What else is there to say really? I think Smash 4 is an amazing fucking accomplishment for Nintendo. Aside from everything I've said there are many other factors about the two games that put it at the top of my list. The challenges in both games add a much needed incentive to try and see everything in the game, mainly for all that single player content. It creates a checklist, and a guideline on how or what you should be doing in the game. It's ridiculously addicting trying to uncover everything.
The core of Smash has, and probably always will be the “Smash” mode, but Smash 4 brings plenty of variety. The Stadium games are all fun tests of skill that have you using the game's fighting mechanics in interesting ways. Wii U's “Event” mode creates another addicting mode where you are tossed into unique scenarios where you're challenged to meet certain objectives with the games huge roster of characters. The Wii U game also has the super tough Master and Crazy Orders modes which let you gamble for a chance to earn rewards by completing increasingly demanding tasks.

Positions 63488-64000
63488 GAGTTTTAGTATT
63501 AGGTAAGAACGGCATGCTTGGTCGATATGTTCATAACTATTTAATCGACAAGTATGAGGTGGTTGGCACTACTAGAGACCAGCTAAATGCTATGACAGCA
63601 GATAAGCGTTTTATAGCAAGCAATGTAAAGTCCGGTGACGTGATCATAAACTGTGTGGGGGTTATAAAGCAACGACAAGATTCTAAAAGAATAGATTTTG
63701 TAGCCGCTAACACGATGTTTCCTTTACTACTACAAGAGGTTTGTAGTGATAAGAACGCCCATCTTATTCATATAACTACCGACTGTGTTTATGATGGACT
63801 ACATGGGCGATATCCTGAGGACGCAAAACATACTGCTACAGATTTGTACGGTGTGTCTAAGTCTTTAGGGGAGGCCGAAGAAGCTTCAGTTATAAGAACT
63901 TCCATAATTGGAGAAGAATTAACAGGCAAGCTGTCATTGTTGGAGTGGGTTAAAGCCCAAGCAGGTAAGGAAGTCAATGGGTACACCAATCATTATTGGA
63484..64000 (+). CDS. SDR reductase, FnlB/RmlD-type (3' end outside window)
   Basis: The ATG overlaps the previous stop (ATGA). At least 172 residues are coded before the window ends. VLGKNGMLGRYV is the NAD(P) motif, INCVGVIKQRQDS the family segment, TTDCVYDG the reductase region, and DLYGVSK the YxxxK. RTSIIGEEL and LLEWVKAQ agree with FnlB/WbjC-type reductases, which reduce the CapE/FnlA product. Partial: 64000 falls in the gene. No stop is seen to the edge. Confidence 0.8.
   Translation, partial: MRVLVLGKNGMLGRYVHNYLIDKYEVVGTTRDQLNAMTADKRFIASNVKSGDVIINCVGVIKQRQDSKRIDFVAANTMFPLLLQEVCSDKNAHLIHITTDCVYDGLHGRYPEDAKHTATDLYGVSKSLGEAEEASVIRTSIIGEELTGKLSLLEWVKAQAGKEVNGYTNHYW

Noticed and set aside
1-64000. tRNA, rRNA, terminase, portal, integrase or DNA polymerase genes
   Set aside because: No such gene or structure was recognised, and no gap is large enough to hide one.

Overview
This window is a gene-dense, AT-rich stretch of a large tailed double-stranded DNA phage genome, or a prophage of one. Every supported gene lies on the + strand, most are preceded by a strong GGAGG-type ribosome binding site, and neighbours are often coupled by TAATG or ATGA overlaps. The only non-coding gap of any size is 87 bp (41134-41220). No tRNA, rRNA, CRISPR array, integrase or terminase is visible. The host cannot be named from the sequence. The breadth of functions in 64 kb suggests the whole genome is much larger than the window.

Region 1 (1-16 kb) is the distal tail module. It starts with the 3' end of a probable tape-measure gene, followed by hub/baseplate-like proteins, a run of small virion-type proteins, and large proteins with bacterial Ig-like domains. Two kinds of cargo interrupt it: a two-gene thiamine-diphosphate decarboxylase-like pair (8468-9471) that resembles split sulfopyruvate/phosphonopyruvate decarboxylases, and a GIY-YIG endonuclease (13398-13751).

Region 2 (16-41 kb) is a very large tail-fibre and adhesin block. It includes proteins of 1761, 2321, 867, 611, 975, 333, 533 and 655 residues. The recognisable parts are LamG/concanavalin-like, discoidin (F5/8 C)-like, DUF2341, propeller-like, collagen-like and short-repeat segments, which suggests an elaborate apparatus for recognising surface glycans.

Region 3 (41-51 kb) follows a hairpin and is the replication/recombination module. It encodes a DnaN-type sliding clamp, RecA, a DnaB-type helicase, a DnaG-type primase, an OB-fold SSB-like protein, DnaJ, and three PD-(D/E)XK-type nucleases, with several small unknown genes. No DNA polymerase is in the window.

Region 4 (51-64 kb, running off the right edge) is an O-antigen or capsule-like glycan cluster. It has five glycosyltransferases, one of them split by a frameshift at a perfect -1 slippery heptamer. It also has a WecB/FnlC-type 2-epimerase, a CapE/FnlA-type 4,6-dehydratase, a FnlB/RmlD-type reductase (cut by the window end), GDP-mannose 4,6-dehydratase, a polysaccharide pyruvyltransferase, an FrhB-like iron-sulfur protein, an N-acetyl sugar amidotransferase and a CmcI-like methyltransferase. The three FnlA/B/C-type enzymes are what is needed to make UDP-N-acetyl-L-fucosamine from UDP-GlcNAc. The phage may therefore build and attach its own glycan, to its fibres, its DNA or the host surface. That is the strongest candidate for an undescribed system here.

As I've said, if I had to pick one of these games, I'd give the nod to the Wii U version. It's gorgeous, has a much bigger soundtrack, more interesting modes, and the absurdly fun 8 Player Smash mode, as well as tons of options that just aren't available in the 3DS counterpart. Though there is one exception to that rule. The Smash Run mode in the 3DS game, while not my favorite, is a hell of a lot better than the poorly executed Smash Tour mode in the Wii U version. Both of these modes are kind of a dark spot on the game to begin with, but Smash Run is a little more appealing as a fun mini-game, then the nightmare that is the Smash Tour mode. Though I will say Smash Tour probably serves its purpose as a fun party mode by being absolutely insane, unpredictable, and completely unfair. Make sure to turn Custom Fighters “ON” for the best experience